|By PR Newswire||
|December 6, 2012 02:32 PM EST||
NEW YORK, Dec. 6, 2012 /PRNewswire/ -- 120M Books is releasing its debut publication, What's Next? What to Expect in 2013. An aggregation of world-renowned trendspotter Marian Salzman and her team's public and private forecasts, the e-book contains more than 150 predictions in 30 categories for 2013, including a look at why fatigue is so trendy, how we move forward with an economy that doesn't inspire confidence and how "co" is co-opting the conversation. The methodology Salzman employs—pattern recognition—has launched or popularized trends ranging from singletons and metrosexuality to food fear and globesity.
120M Books, the publishing arm of Havas PR, committed to independent and futuristic publication of brainfood for the thinking public. "120M" is code for "120 minutes' worth," our recipe for the smart reading meal. The first in a digital series, What's Next? will be released on Dec. 12, 2012 (12-12-12). It will be available digitally at all e-book retailers, including Amazon, Apple and Barnes & Noble. Readers can join the conversation on Twitter with #120MBooks and #whatsnext.
Sign up for an exclusive announcement about the release of What's Next? at 120MBooks.com.
Salzman, the book's lead author, reveals what we can expect in 2013: "It will begin with a movement toward solutions instead of problems. Alternative ways of thinking—what we consider imperfect when we have lighter pockets, for instance, and innovation in a vast array of technologies—will be encouraged. We will also see people finding alternative ways to make the best use of time, our most limited of nonrenewable resources. The reality of our new environment will also be about cutting back and changing focus. Place making and supercities will emerge on our trend maps. Ultimately, 2013 is going to be about the shift in our mentality, behavior and geographic orientation. We will need to wake up to the changes in every aspect of our current lives and open our eyes to what's coming."
Here are previews of five predictions from the book:
1. For Education: Watch for a rethink on ages and education: an end of higher education at 18—and the beginning of life apprenticeships that take people from 19 to 29 and prepare them for lifelong reinvention. People will delay entering the workforce by staying in school, taking nonpaying internships or seasonal work, and using life as a classroom. Also watch for more homeschooling and school by social media. (Have you thought about hiring an e-tutor? Now online, and live from India.)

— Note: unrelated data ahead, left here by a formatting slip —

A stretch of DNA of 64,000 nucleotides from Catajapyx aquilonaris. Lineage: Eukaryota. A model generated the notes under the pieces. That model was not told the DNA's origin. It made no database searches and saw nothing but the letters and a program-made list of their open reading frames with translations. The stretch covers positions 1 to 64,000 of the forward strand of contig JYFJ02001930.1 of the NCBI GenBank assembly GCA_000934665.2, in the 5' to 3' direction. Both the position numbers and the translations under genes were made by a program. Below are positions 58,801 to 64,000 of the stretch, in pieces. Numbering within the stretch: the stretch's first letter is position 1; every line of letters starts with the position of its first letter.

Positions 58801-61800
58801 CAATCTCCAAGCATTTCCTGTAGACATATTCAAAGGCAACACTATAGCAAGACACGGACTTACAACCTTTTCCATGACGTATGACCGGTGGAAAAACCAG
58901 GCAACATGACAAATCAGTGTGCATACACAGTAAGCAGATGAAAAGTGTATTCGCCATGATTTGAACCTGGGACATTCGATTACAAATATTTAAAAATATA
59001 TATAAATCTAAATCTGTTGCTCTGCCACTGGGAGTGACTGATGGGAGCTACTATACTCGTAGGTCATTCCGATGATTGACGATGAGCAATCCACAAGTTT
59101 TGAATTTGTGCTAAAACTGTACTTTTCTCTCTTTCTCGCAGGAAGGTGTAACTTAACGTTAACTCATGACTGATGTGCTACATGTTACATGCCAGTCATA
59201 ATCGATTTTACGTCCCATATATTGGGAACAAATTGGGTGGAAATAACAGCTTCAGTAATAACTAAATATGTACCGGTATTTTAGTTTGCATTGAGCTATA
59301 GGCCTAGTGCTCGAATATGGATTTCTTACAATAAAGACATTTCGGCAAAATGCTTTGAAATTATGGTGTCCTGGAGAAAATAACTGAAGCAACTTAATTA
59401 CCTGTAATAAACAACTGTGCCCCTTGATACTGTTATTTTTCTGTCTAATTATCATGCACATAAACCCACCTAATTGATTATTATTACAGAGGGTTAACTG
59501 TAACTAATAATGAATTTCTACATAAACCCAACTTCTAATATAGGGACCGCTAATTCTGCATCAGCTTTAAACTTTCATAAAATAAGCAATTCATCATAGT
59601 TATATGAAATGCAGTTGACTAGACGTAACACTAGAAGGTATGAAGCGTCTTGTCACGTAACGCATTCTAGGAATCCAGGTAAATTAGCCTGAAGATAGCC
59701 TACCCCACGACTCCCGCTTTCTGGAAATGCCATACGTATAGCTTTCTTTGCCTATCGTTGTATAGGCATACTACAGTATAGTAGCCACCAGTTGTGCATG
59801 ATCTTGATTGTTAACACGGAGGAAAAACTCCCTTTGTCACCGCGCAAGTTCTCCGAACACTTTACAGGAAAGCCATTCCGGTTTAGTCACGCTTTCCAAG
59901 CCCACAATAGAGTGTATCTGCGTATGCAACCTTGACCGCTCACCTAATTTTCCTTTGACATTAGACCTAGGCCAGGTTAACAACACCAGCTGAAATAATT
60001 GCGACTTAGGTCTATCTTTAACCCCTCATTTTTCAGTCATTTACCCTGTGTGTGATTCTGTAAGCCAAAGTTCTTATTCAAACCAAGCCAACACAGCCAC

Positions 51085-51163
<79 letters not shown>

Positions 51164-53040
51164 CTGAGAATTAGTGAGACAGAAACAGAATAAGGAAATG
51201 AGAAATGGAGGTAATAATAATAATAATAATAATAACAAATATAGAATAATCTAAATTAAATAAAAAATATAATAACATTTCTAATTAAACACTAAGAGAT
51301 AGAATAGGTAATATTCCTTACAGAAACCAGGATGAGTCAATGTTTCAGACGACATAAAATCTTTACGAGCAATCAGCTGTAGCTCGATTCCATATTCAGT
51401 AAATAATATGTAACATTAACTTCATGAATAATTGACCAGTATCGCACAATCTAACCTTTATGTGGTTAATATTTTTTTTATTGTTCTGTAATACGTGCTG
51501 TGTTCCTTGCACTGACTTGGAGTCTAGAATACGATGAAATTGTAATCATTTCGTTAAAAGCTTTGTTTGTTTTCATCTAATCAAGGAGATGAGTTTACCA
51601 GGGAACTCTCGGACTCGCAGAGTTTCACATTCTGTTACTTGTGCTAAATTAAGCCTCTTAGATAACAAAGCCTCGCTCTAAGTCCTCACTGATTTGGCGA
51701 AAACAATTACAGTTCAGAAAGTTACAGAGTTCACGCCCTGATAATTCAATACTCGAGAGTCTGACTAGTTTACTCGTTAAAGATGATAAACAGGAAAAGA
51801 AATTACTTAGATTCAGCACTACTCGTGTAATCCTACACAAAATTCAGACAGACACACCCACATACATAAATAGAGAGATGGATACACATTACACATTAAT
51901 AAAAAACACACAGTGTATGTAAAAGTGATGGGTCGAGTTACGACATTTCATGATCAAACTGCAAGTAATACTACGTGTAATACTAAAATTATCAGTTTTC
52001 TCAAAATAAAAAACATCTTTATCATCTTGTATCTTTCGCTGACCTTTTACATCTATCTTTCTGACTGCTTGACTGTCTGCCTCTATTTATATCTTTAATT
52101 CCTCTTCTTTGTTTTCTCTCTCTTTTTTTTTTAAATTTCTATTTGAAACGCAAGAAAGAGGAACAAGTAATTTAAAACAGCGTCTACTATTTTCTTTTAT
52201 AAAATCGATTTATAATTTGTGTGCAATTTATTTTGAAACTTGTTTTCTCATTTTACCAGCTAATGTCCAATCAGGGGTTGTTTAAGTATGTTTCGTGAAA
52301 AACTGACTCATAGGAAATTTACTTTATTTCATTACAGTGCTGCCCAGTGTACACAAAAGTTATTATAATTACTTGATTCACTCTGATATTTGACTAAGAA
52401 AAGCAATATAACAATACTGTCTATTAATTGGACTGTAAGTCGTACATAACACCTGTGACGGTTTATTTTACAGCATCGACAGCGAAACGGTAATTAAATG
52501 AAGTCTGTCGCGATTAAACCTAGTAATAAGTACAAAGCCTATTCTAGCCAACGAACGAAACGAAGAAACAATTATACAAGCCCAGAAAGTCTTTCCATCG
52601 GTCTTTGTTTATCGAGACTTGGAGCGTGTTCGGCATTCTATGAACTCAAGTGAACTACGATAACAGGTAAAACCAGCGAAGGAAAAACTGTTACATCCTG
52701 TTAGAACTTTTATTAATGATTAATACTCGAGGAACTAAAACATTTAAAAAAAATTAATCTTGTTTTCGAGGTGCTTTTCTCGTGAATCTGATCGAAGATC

2. For Home Life: The recent couch-surfing fad has given birth to a bona fide trend as a business model: airbnb. Although no hotel chains are probably feeling the pinch from the success of local hosting in every city and town planetwide, this exchange program for adults is sizzling, and it marries two mini trends: Earn cash at home and collect experiences. Inviting strangers into your home is the new normal; so is charging them a fair price for their overnight stay.
3. For Love and Relationships: Love used to be equated with magic, but today it seems to be a much more exotic futuristic cocktail of technology platforms and algorithms, enhanced with a dab of Hallmark greeting card sentiments. Although love used to be the domain of the youthful, an emerging minority of tomorrow's Romeos and Juliets will be those who picked the silver divorce, or who woke up at 50-plus and realized they forgot to head to the altar and now decide to partner for the next 35 years.
4. For Tomorrow's Money: Gift cards and PreCash cards seem to be overtaking stores as we become more comfortable giving people prepaid shopping as a thank you or to celebrate a milestone. So it's no wonder that the resale of gift cards on swap sites seems to be the next way to raise cash in the not-so-glory days of cash being king and gift cards more like a 10 of spades. Also watch pushback against companies that make it hard to liquidate those cards, like iTunes in Europe (try taking a U.S. card into England). We want our money now.
5. For Weather: In the wake of Hurricane Sandy, the real conversation should be about what it all means for clean, accessible water and fighting wildfires. By 2030, according to a U.N. report, almost half the global population will be living in water-stressed areas. Plus, scientists foresee an increasing number of wildfires as the result of climate change, as we've already seen in Australia, California, Eastern Europe, Nepal and many other places worldwide. So what will burn next?
About 120M Books
We're the e-publishing adventure of Havas PR, a top 10 public relations agency globally (and one of the most award-winning of its size in the U.S.), where smart people work for smart clients to craft thoughtful news. "120M" represents our slice of the smart reading meal: 120 minutes' worth.
SOURCE 120M Books
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